I have been looking/considering the Canon SX50 though for even more zoom, though I don't think I really need more zoom. What I need is ... more sharpness.

DSLR probably but I don't want to carry around those expensive cameras and lenses. Point and Shoot is sooooo easy.

Other than sharpness, this camera does seem like a really good deal.

radi0j0hn


quality posts: 96 Private Messages radi0j0hn
antwillia1 wrote:My wife and I own this camera. We paid full price for it, and I think it was close to $300. It has not been a good camera for us. It takes great outdoor pictures, has a nice zoom, and takes good video. However, the picture quality of photos taken with the slightest loss of light are greatly diminished. This camera lacks the spontaneous regularity of a point and shoot camera, and the customized maneuverability of a SLR. Not to mention, the lag time on this thing is insane. You can put a bagel in the toaster and try to take a picture at the same time. By the time the bagel is done the picture might have finally taken.

While we save up for a true SLR we use this camera for family videos and our phones when we need stills. If you're thinking about getting you or your family a reliable and versatile camera, you might want to think about something else. I would give anything for the Panasonic point and shoot we had before this thing.



Things will improve, but we are still in the early days of this technology.

90% of the complaints I hear from students and others are about poor low-light performance.

If you need to shoot action in low light, right now a quality DSLR with a MUCH better lens than the "kit lens" is essential.

Also, take the darn thing off full auto and learn to set the ISO higher and use aperture priority to open the lens up as far as it will go.

Learn the limitations of the camera BEFORE you buy it.

Digital is not magic, it just means you are not using film.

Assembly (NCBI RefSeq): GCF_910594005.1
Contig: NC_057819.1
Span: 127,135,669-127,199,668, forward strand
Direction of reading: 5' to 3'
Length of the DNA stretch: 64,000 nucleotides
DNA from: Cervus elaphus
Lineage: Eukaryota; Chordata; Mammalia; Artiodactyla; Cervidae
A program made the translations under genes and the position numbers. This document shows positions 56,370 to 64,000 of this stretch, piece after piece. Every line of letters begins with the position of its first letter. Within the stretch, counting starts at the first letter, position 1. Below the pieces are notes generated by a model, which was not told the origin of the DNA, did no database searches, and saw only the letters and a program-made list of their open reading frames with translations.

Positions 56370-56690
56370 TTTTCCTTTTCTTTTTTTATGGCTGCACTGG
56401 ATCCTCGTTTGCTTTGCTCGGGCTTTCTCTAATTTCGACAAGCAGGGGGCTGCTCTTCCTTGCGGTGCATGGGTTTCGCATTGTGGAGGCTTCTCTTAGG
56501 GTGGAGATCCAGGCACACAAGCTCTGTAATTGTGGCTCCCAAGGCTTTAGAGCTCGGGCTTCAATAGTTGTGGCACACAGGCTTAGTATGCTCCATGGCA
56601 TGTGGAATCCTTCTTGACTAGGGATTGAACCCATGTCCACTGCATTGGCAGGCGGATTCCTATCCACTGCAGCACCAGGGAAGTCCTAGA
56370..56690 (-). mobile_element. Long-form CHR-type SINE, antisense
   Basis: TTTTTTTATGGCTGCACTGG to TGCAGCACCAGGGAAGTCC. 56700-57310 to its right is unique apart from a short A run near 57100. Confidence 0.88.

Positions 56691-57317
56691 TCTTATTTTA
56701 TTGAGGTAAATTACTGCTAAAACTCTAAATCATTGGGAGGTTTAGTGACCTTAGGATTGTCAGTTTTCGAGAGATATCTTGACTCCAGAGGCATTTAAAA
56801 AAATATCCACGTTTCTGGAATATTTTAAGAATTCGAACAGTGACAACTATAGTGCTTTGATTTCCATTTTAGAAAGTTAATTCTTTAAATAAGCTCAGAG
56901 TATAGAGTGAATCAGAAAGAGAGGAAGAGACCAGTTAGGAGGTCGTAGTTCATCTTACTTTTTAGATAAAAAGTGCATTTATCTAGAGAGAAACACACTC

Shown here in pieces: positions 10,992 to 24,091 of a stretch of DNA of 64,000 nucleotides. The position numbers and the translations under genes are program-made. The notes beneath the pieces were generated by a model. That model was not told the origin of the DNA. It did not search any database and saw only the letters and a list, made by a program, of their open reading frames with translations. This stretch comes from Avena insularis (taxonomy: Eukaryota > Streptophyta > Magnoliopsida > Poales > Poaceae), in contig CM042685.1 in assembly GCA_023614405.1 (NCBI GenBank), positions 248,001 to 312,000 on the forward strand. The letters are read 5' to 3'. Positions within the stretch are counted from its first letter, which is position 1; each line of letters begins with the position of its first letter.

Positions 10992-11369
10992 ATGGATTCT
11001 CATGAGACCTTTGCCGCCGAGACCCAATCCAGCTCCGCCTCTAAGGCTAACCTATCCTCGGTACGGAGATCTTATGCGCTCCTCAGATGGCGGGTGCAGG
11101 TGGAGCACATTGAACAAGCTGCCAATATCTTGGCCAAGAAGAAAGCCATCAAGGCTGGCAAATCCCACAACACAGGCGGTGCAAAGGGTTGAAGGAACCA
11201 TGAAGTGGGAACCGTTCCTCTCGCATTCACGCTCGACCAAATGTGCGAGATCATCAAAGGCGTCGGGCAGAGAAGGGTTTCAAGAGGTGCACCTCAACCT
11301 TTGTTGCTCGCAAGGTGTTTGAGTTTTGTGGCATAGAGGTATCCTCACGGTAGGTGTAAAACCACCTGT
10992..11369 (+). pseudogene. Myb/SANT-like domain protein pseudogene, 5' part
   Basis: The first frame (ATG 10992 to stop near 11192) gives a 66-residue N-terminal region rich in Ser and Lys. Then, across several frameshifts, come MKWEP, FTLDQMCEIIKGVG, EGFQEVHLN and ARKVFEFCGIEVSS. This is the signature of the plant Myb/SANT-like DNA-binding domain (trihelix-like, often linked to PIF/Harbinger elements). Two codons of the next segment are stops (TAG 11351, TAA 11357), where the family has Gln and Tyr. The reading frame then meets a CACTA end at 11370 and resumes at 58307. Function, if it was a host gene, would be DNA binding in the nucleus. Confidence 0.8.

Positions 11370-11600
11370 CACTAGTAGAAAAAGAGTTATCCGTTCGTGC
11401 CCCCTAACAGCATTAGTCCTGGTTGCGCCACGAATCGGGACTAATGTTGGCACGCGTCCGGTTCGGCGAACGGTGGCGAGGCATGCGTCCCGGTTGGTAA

acpress.com Not cute, but useful.

lorenzodemedici


quality posts: 36 Private Messages lorenzodemedici

This is a two year old model but there haven't been any remarkable advances since 2012 that are missing from this camera. It has a BSI CMOS sensor which is state of the art. But it's a small sensor camera with a big zoom on it. Full of compromises. You don't get something for nothing. Let's see, can I think of any other overused clichés.
DP Review liked it back in 2012. $200 is a great price for this camera. Nikon factory refurbished should be like new condition. But this camera is all about the zoom. If you like to photograph things that are really far away, and don't want to tote 6 lbs of expensive DSLR gear, this camera has your name on it. But the light better be good and you'll need a steady hand, or a tripod. Don't expect to get photos at the long end of the zoom in low light, unless you're really good or really lucky. But at this price, I like this camera a lot.

radi0j0hn


quality posts: 96 Private Messages radi0j0hn

Someone said "a 4x digital amplifier that actually works pretty well" and then complained about lack of sharpness.

Please know that the "amplifier" is simply in-camera cropping.

4X means that your 16 MP camera is cropping down to 4 MP. No doubt you do a bit more in editing.

So you probably end up with a shot that looks like it was taken with 3 MP camera. Might explain a lot, eh?

I had one student that cropped out 97% of a 10 MP and did not understand why it looked so "blurry."

Learning what your camera is actually doing is critical to getting better results.

acpress.com Not cute, but useful.

whowootbuythat


quality posts: 0 Private Messages whowootbuythat

Does it take pictures in a dark area with a lighted stage such as an indoor concert?

j647


quality posts: 1 Private Messages j647

A lot of the sharpness issues may come from two sources: Holding the camera steady at the equivalent of an 1000mm lens in the full-frame world is darn near impossible. The smallest bit of camera shake will make pictures soft. A tripod would help if one were using the lens at any thing over a 250mm equivalent. Also, optical zooms are soft so anything using that will not be what you'd expect. Zoom range (36x, 42x etc. is the new megapixel battle. Big numbers are better, right?). The intreating thing about this is that it begins at a 28mm equivalent, pretty good and easily wide enough for group photos.

Shutter lag is also a problem on these cameras. You need to take the picture in anticipation of the decisive moment, not at the decisive moment.

That being said, if you stay within a reasonable zoom range, make sure you stay within a reasonable zoom range and plan your shots, you will get some fine pictures.

PS buy at least one extra batter and two large memory cards.

oldhickorytony


quality posts: 0 Private Messages oldhickorytony
kjonmyway wrote:I own this camera, as well as a dslr, and I can tell you it's a fairly good camera, and at this price, is a really good deal.



I have one of these cameras and I ditto everything you had to say about it.

"We have a date with destiny - and it looks like she's ordered the lobster!" from the Mystery Men

j647


quality posts: 1 Private Messages j647